Part III "Seeing then that the state is made up of households..." Aristotle discusses the relationships within a typical household. First, there is a relationship of masters to slaves. Second, one between husband and wife. Third, there is the relationship of the father to his children. In this way the "man of the house", the master, husband and father, is conceived as the central political unit of the household. The topics of husband and father are discussed from Part XII.
"In the lives of men too there is a great difference. The laziest are shepherds, who lead an idle life, and get their subsistence without trouble from tame animals."
Part IX Aristotle distinguishes the use of a thing for its own value, from deriving value from things merely by exchanging them.
"There is another variety of the art of acquisition... Of everything which we possess there are two uses... a shoe is used to wear and is used for exchange."
Speaking of exchange through money, Aristotle says "it is worthless, and because it is not useful as a means to any of the necessities of life, and, indeed, he who is rich in coin may often be in want of necessary food..." Aristotle says people become avaricious and pursue money for its own end because of a confusion between the instrument of money (in exchange) with things that can actually be used...
"in this art of wealth-getting there is no limit of the end, which is riches of the spurious kind, and the acquisition of wealth. But the art of wealth getting which consists in household management, on the other hand, has a limit..."
"There are two sorts of wealth-getting, as I have said; one is a part of household management, the other is retail trade: the former necessary and honorable, while that which consists in exchange is justly censured; for it is unnatural, and a mode by which men gain from one another. The most hated sort, and with the greatest reason, is usury, which makes a gain out of money itself, and not from the natural object of it. For money was intended to be used in exchange, but not to increase at interest. And this term interest, which means the birth of money from money, is applied to the breeding of money because the offspring resembles the parent. Wherefore of all modes of getting wealth this is the most unnatural."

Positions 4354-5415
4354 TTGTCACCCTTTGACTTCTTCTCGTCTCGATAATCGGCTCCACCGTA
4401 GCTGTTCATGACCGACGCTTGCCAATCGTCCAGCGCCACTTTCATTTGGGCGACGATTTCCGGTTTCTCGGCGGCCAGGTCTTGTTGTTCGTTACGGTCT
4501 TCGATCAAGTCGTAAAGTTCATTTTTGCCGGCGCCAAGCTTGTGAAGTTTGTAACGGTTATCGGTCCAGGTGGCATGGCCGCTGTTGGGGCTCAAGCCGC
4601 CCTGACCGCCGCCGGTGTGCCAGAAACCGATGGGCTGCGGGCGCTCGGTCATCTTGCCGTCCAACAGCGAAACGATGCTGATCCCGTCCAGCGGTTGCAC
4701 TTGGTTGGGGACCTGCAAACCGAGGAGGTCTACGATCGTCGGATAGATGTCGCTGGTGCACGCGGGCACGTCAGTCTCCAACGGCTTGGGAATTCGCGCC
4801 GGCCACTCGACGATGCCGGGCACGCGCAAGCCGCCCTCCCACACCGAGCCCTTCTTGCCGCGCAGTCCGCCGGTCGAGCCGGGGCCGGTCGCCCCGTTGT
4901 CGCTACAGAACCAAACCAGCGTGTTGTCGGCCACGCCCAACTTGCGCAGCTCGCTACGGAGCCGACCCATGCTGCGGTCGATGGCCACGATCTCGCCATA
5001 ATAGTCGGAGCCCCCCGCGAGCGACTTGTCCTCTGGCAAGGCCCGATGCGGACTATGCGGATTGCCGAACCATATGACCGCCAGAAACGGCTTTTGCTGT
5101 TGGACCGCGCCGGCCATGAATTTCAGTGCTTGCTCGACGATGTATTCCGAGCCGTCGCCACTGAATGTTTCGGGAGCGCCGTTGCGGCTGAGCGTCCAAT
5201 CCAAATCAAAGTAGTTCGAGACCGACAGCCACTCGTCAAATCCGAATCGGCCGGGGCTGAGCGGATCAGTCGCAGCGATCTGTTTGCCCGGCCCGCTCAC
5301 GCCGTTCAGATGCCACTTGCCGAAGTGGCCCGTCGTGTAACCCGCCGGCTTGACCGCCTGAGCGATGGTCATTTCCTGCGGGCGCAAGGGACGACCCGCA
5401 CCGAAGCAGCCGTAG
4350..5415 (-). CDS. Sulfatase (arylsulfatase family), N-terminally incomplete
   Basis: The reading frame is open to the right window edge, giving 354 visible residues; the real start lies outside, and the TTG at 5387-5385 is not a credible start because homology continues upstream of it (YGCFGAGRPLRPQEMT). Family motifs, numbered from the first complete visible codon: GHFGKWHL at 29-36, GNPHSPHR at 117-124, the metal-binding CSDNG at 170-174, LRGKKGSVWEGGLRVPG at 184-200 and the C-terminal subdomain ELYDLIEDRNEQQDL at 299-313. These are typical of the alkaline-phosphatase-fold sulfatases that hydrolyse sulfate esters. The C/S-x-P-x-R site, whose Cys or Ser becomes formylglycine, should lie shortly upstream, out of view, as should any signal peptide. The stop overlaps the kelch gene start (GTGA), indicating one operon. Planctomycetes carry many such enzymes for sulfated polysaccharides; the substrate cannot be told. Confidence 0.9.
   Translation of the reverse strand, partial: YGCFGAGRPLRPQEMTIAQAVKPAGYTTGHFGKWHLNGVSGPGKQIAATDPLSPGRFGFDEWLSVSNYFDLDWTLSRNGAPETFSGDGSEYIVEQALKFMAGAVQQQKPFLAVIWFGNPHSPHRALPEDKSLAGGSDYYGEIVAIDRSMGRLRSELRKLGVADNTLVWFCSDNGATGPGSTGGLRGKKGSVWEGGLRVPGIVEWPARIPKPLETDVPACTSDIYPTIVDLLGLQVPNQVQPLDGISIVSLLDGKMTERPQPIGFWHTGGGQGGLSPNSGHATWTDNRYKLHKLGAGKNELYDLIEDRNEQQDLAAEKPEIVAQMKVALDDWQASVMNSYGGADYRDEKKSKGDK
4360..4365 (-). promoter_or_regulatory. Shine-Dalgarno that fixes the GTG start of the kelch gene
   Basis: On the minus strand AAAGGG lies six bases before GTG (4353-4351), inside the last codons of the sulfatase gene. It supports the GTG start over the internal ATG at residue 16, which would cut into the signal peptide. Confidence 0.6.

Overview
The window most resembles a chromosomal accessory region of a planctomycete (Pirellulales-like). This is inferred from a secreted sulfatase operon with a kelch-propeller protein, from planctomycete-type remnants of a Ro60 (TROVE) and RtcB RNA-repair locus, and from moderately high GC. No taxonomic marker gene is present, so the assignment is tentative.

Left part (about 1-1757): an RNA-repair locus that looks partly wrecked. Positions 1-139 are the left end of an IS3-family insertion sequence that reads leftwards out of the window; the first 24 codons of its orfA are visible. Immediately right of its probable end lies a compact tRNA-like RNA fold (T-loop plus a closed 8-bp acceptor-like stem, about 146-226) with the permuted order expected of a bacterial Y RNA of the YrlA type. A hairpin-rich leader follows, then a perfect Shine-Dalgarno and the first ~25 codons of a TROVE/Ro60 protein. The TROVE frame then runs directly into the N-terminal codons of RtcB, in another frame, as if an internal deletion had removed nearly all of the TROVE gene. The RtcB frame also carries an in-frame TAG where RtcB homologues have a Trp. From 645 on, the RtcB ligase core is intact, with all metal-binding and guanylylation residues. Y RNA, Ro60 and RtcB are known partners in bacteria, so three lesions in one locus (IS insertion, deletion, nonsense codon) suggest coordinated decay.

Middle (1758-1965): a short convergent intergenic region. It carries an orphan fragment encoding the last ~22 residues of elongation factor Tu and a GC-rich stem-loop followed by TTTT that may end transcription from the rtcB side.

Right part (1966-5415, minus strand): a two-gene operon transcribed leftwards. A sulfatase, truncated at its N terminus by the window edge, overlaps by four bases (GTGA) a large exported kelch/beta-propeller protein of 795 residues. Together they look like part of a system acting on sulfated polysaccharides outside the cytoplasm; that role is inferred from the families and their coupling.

"There is the anecdote of Thales the Milesian and his financial device, which involves a principle of universal application, but is attributed to him on account of his reputation for wisdom. He was reproached for his poverty, which was supposed to show that philosophy was of no use. According to the story, he knew by his skill in the stars while it was yet winter that there would be a great harvest of olives in the coming year; so, having a little money, he gave deposits for the use of all the olive-presses in Chios and Miletus, which he hired at a low price because no one bid against him. When the harvest-time came, and many were wanted all at once and of a sudden, he let them out at any rate which he pleased, and made a quantity of money. Thus he showed the world that philosophers can easily be rich if they like, but that their ambition is of another sort. He is supposed to have given a striking proof of his wisdom, but, as I was saying, his device for getting wealth is of universal application, and is nothing but the creation of a monopoly. It is an art often practiced by cities when they are want of money; they make a monopoly of provisions."